Home Truths

Jen Calleja | Published 25 January 2019
Growing up opposite a US military base in Karlsruhe, Germany in the 1980s, Nora Krug knew that something ‘had once gone terribly wrong’. She and her classmates would use certain words, without fully understanding their meaning. A Konzentrationslager , for example, was sinister and ominous, but as a child she imagined it as a place where people were ‘forced to concentrate to the point of physical anguish’. Krug’s inchoate knowledge of Germany’s wartime history meant that asking her parents questions often led to confusion. She caused her mother alarm when, returning from school, she asked: ‘Are Jews evil?’ Later, travelling...Read more »
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Behind Every Great Roman

Penelope Goodman | Published 18 January 2019
Rome’s early emperors were eager to pass their power to blood successors, though in practice this proved difficult. In this new and accessible book, Guy de la Bédoyère demonstrates just how much the line of succession to the principate depended on women (for all that this was obscured by the use of adoption). Focusing on the Julio-Claudians, de la Bédoyère puts women front and centre, telling the history of the period through their biographies. As he shows, the expectations placed upon elite women in ancient Rome were impossible and often contradictory. Negotiating them took intelligence and strength of character. It...Read more »
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Dark Arts

By the time US soldiers arrived at the Berghof in May 1945, Hitler’s alpine retreat had already been gutted. Allied bombing had obliterated much of the site, before SS guards ignited what was left. Earlier photographs of the Great Hall show an uneasy mix of the rustic and opulent. There were busts of the composer Richard Wagner and Hitler’s mentor, the morphine-addicted playwright Dietrich Eckart. Given that Hitler spent much of the war here, there was a globe, a marble table for meetings and a Gobelin tapestry that concealed a cinema screen.

The United Ideologies of America

Adam Smith | Published 11 January 2019
One of the ways in which the current President of the United States differs from all his predecessors, from George Washington to Barack Obama, is that unlike them he does not speak of his country’s special mission. When Donald Trump talks about making America ‘great’ again, he means only aggrandisement and enrichment, of being the biggest bully on the block in an endless, purposeless jostling and scrapping of nations. What he does not mean is progress toward a providentially ordained goal, a ceaseless quest to live up to the meaning of the American creed. In a most un-American way, he...Read more »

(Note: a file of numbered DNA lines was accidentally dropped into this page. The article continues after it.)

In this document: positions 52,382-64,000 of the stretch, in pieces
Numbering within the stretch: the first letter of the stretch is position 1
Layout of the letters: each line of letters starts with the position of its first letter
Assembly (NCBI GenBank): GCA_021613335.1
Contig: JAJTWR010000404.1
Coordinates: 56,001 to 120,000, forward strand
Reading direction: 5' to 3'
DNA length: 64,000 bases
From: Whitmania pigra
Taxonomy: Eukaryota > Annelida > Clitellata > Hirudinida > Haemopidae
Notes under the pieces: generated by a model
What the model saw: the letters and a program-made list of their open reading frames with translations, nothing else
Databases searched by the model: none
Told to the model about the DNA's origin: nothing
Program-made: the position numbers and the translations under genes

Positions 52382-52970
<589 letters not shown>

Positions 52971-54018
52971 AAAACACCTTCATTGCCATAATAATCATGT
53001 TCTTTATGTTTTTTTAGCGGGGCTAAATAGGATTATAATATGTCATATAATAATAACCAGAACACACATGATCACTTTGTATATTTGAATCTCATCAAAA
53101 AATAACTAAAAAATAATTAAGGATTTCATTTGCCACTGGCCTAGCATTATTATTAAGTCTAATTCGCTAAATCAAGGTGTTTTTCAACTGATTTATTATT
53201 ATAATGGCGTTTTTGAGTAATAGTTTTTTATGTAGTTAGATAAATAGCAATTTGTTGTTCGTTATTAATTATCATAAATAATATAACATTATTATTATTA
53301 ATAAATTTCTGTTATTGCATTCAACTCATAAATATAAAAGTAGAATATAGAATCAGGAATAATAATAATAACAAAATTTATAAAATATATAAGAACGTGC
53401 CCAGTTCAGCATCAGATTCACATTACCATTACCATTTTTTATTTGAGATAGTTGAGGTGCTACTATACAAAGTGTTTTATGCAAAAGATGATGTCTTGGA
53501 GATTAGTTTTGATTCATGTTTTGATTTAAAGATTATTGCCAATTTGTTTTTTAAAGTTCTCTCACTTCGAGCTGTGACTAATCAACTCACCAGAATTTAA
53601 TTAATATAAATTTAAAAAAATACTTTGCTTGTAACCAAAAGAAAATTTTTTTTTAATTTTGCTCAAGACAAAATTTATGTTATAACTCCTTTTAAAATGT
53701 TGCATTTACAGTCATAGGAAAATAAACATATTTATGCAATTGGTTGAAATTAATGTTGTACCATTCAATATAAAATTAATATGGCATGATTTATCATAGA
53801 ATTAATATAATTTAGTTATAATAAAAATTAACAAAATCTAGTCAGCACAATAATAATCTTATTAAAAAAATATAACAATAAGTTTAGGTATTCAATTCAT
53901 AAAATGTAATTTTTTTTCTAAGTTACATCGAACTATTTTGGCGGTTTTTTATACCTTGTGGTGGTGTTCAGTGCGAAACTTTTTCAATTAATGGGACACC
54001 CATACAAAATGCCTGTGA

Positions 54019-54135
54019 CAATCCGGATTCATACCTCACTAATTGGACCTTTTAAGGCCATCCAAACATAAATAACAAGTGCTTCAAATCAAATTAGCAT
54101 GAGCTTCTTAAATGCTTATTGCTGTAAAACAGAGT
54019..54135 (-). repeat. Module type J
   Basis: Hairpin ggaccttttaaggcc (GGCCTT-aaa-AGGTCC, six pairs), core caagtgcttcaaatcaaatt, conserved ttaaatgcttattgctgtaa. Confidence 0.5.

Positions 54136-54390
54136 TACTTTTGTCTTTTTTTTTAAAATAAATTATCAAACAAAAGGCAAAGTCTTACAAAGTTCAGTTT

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Under Good Birds

Mathew Lyons | Published 08 January 2019
Pity the wryneck – a species of long-tongued woodpecker – in ancient Greece: it had the great misfortune to be considered an essential part of a sex toy. The poor bird was spread-eagled and bound to the four spokes of a wheel, which, when spun, whistled in a way thought sure to arouse desire in its recipient. We remember its fate today when we jinx people: the word jinx being derived from its Greek name, iunx . Pity, too, the pigeon squab on a Roman farm, force fed two or three times a day and confined to a caged nest...Read more »

Mathew Lyons is a columnist for History Today and the author of The Favourite: Ralegh and His Queen (Constable & Robinson, 2011).

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Man with a Movie Camera

No smoking: the ‘cutting room floor’ frames from the Roundhay Gardena Scene by Louis Le Prince, October 1888. In 1888, in Leeds, the French inventor Louis Le Prince shot what many now consider to be the world’s first films. Fragments of three survive – the Roundhay Garden, Accordion and Leeds Bridge scenes – in which the inventor managed to capture moving pictures years before Thomas Edison or the Lumière brothers. Le Prince, however, never got to show the world beyond his workshop what he had achieved. On 16 September 1890, just before he was due to demonstrate his films in public for the first time, he boarded the Dijon to Paris train and was never seen again.

Louis Aimeé Augustin Le Prince, a young artist, engineer and photographer, came to Leeds in 1866, where he worked in a brass foundry, married, started a family and involved himself in the social and intellectual circles of the city. In 1888, he built a single lens camera with which he shot a number of films.

Irfan Shah | Published 07 January 2019
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Published in
Volume 69 Issue 1 January 2019